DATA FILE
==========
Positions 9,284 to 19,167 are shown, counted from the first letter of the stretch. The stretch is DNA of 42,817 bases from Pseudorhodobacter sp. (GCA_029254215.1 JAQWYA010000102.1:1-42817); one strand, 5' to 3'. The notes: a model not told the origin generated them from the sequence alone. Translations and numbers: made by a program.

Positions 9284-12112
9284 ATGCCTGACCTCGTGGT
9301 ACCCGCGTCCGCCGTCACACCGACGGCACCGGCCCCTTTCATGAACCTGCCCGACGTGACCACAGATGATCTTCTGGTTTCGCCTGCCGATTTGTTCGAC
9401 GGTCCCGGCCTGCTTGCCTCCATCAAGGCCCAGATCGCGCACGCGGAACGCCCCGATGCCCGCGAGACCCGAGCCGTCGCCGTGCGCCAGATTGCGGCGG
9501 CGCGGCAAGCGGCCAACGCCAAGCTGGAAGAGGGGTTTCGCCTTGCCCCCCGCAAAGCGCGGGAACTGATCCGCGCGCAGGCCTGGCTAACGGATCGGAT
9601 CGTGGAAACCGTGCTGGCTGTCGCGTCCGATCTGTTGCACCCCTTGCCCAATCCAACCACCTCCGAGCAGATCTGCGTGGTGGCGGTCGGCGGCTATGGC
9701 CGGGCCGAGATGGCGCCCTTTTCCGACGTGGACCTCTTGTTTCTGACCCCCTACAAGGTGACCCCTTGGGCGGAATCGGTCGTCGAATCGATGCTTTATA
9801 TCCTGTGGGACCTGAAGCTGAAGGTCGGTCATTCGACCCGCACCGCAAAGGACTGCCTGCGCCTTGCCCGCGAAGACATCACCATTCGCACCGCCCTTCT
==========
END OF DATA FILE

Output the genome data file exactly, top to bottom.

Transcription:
Positions 9,284 to 19,167 are shown, counted from the first letter of the stretch. The stretch is DNA of 42,817 bases from Pseudorhodobacter sp. (GCA_029254215.1 JAQWYA010000102.1:1-42817); one strand, 5' to 3'. The notes: a model not told the origin generated them from the sequence alone. Translations and numbers: made by a program.

Positions 9284-12112
9284 ATGCCTGACCTCGTGGT
9301 ACCCGCGTCCGCCGTCACACCGACGGCACCGGCCCCTTTCATGAACCTGCCCGACGTGACCACAGATGATCTTCTGGTTTCGCCTGCCGATTTGTTCGAC
9401 GGTCCCGGCCTGCTTGCCTCCATCAAGGCCCAGATCGCGCACGCGGAACGCCCCGATGCCCGCGAGACCCGAGCCGTCGCCGTGCGCCAGATTGCGGCGG
9501 CGCGGCAAGCGGCCAACGCCAAGCTGGAAGAGGGGTTTCGCCTTGCCCCCCGCAAAGCGCGGGAACTGATCCGCGCGCAGGCCTGGCTAACGGATCGGAT
9601 CGTGGAAACCGTGCTGGCTGTCGCGTCCGATCTGTTGCACCCCTTGCCCAATCCAACCACCTCCGAGCAGATCTGCGTGGTGGCGGTCGGCGGCTATGGC
9701 CGGGCCGAGATGGCGCCCTTTTCCGACGTGGACCTCTTGTTTCTGACCCCCTACAAGGTGACCCCTTGGGCGGAATCGGTCGTCGAATCGATGCTTTATA
9801 TCCTGTGGGACCTGAAGCTGAAGGTCGGTCATTCGACCCGCACCGCAAAGGACTGCCTGCGCCTTGCCCGCGAAGACATCACCATTCGCACCGCCCTTCT